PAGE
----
Japan to freeze aid loans to China

Japan announced Thursday it was freezing its yen loans to China at least through the end of this month because of worsening relations between the two nations.

Chief Cabinet Secretary Shinzo Abe said that Japan will not give any more of the loans to China during the current fiscal year, which ends March 31, but that the government may start releasing the loans again next month if the situation improves.

"We have decided to waive a plan to provide loans for the fiscal 2005, considering the current situation surrounding the Japan-China relations," Abe said.

"We will monitor future development in Japan-China relations while continuing discussion (on the loans) within the government."

Ties between Japan and China have deteriorated sharply in the past year. The two are feuding over maritime gas deposits, interpretations of World War II history and other issues.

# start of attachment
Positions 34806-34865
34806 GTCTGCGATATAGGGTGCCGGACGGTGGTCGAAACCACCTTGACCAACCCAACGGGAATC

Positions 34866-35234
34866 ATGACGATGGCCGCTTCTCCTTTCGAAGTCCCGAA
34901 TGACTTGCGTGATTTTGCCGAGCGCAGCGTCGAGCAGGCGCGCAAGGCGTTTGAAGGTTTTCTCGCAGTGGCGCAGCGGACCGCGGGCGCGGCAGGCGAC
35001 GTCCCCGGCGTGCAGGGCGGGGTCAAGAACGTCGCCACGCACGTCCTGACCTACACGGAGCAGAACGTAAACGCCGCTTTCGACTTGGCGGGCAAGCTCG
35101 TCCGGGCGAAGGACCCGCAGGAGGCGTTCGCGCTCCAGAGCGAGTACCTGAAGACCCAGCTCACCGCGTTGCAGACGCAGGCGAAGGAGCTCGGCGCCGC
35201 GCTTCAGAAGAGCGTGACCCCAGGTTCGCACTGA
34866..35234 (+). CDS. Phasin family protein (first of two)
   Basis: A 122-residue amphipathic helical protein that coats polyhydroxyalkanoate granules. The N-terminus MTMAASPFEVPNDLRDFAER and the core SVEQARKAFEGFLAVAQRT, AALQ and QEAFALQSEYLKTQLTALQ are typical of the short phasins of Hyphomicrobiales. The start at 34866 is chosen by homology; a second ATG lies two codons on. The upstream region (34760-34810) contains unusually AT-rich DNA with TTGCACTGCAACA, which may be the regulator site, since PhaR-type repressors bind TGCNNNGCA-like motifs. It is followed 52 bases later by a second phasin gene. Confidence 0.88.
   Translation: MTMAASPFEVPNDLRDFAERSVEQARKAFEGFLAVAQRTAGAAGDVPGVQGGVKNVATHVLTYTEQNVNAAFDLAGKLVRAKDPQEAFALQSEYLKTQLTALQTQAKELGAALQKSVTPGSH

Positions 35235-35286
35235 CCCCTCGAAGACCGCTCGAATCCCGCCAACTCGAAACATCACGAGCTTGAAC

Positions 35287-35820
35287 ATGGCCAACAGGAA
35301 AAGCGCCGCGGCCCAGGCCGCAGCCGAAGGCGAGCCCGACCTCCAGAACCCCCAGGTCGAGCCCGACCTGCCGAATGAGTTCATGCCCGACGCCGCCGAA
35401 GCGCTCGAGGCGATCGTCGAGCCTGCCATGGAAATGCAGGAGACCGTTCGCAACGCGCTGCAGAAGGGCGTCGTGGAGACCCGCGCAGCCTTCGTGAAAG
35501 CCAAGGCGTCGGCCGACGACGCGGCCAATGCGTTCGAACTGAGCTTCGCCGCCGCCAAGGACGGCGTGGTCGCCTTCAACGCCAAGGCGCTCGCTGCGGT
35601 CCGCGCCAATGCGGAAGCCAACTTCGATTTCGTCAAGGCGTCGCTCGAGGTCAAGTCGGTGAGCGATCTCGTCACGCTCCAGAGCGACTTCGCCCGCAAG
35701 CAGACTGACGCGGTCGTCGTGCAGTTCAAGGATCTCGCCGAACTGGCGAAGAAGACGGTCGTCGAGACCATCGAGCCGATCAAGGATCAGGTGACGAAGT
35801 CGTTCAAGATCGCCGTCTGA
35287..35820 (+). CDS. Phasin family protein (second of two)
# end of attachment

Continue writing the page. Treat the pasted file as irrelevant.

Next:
Japanese aid to China has also come under increasing domestic scrutiny the past few years as Beijing's economy has boomed while Japan's had wallowed in a decade-long slowdown until just recently.

China has been notified of the decision through diplomatic channels, Kyodo News agency said.

Senior Vice Foreign Minister Yasuhisa Shiozaki said that Tokyo would approve loans for the current fiscal year "at an appropriate time," even after the current fiscal year ends, according to Kyodo, reports the AP.


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